Spring Training stats mean almost nothing. I only pay attention for the same reasons that I buy the hilariously bad Lindy’s fantasy baseball magazine every year:
1) I’m so damn starved for baseball during the winter that I’ll take whatever fix I can get.
2) Other people pay attention, so it’s good to scout what the competition is scouting.
Reason No. 2 is why I actively root against my favorite fantasy targets during Spring Training hoping to enhance the chance that I’ll get them at discount prices. It’s for this very reason that I fist-pumped when I heard that Rick Porcello got lit up on Friday the 14th.
Last year Detroit Tigers’ starting pitcher Rick Porcello went 13-8 with 142 K, a 4.32 ERA and a 1.28 WHIP. Big whoop, huh? Who wants that dude?
Me. I already have him in my home league and there are more drafts where that came from.
Last year Porcello’s K/9 went up for the third straight year: 4.7, 5.1, 5.5, and 7.2. His ERA went down for the third straight year: 4.92, 4.75, 4.59, and 4.32. His FIP went down for the third straight year: 4.31, 4.06, 3.9, and 3.53. His ground ball percentage went up for the third straight year: 50.3, 51.4, 53.2, and 55.3.
Unfortunately for Porcello, that amazing percentage of grounders went bounding towards the worst infield defense in the majors. Every time his sinker did its job he had to cross his fingers and hope that it headed towards the mediocrity up the middle (Omar Infante and Jhonny Peralta) and stayed away from the twin DHs on the corners (Prince Fielder and Miguel Cabrera).
Luckily, Porcello will be a primary beneficiary of a major upgrade around the horn: Nick Castellanos over Cabrera, Jose Iglesias – a likely future gold-glover — over Peralta, Ian Kinsler over Infante, and any human over Prince Fielder.
Aside from what the Detroit front office has done to improve Porcello’s lot in life, he’s done even more by studying reports, changing speeds, and changing his pitch selection.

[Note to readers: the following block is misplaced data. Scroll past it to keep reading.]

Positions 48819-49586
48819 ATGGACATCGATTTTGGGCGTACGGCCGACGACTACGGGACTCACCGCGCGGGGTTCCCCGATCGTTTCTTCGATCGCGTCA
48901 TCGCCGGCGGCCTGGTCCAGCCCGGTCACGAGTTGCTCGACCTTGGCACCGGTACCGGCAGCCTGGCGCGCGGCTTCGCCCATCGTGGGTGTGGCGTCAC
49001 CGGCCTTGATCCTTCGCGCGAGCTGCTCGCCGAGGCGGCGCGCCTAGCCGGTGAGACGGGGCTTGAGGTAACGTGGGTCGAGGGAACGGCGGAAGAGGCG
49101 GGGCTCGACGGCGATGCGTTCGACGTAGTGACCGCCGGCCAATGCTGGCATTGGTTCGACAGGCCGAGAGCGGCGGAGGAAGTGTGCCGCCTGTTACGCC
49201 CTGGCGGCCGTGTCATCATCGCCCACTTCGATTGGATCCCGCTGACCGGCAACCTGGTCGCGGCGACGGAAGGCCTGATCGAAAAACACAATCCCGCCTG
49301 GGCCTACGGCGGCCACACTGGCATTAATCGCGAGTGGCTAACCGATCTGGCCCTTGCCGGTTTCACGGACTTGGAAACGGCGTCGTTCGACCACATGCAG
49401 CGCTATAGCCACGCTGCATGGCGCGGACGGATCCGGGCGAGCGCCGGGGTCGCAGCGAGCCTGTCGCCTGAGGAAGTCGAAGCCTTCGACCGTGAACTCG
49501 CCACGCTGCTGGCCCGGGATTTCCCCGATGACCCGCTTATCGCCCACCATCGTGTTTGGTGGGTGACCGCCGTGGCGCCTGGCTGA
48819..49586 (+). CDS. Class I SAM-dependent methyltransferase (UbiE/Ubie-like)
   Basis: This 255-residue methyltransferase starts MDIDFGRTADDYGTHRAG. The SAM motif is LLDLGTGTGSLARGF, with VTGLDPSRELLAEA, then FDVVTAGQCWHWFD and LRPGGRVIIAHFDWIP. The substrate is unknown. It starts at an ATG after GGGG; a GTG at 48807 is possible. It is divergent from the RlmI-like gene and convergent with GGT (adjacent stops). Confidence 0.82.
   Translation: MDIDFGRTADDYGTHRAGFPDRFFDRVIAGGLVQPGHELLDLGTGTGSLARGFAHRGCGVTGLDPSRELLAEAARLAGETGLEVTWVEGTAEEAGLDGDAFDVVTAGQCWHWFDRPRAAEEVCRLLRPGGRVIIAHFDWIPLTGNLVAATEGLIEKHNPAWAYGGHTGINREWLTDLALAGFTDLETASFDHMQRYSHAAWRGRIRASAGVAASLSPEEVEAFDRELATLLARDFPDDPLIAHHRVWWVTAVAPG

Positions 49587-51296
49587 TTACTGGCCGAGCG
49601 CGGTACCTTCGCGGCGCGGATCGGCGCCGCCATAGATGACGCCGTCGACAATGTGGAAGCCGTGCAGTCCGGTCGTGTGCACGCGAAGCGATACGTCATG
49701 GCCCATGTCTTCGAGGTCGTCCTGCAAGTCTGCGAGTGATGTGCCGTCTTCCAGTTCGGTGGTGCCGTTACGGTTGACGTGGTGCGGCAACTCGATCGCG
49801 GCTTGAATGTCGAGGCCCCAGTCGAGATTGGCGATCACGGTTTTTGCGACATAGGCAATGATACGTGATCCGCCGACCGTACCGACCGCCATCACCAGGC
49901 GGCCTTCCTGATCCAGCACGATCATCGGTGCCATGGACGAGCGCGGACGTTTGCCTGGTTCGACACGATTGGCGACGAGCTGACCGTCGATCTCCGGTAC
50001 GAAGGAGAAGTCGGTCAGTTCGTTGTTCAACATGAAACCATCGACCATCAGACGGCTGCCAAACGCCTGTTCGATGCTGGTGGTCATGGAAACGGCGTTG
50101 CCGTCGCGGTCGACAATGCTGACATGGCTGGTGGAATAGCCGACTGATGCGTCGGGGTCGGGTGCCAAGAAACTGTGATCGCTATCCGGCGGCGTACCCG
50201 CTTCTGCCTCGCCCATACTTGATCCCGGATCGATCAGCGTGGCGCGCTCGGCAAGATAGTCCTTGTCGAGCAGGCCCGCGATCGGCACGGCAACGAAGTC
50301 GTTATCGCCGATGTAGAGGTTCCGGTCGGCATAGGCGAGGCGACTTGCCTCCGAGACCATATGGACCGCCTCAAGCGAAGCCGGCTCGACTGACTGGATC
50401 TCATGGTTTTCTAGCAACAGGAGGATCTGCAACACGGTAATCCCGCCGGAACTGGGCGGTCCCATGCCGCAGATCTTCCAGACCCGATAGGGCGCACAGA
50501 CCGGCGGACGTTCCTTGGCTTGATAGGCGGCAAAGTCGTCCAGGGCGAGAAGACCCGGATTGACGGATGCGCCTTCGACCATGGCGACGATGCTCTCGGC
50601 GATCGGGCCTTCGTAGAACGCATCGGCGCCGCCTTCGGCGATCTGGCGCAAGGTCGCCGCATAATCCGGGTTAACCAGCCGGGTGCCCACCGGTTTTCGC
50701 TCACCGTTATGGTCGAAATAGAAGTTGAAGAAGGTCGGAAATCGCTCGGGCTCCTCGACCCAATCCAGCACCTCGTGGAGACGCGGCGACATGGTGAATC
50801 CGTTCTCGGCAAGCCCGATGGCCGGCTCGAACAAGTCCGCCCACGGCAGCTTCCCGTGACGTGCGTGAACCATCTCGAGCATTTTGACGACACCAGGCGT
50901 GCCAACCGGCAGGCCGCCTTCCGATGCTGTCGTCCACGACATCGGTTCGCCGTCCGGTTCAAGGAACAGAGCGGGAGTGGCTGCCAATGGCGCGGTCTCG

Last year Porcello started relying more on his off-speed stuff, substituting his much better curve for his pretty average slider. Let’s take a quick look at his five pitches and compare their usage and performance from 2012 to 2013:
What conclusions can we draw from these numbers?:
1) In 2012 Porcello’s slider sucked. In 2013 he made adjustments.
- Over 45 percent of the time that a batter made contact with Porcello’s slider and it went between the lines, it was a hit. That’s absolutely terrible. Notice the following year he threw it way less and all of a sudden the opponents’ BABIP has dropped to .280. It may be that the pitch got better, but the more likely explanation is that a hitter can’t sit on it any longer, so when it does come he’s caught off guard, he makes less contact, and swings and misses much more. Used sparingly, Porcello’s slider has become a legitimate out pitch instead of a batting-practice quality one.
2) Batters are chasing more pitches and making less contact.
- With the exception of his sinker, which any groundball artist wants a batter to make contact with, all of Porcello’s pitches are inducing more swings outside of the strike zone. Even better, every single pitch in Porcello’s arsenal is leading to more swinging strikes and less contact.
Most people seem to forget that this former first round draft pick is still only 25 years old. There are people that are claiming optimism by projecting 13 wins and 140 strikeouts to go with a 3.65 ERA and a 1.28 WHIP. Congratulations, you just rattled off his 2013 if he would’ve just stayed home during the month of April when he vomited up a 8.84 ERA. I look at his rising K’s, his sinking FIP’s, his improved defense, and the increased stamina that comes with getting older and bigger and I have for realsies optimism. It’s breakout time.
The 2014 Rick Porcello will finish with a 3.40 ERA, 1.20 WHIP, 160 K and as many wins as the Tigers will let him get.
Share this on Facebook and then steal him for a few bucks or a pick in the teens.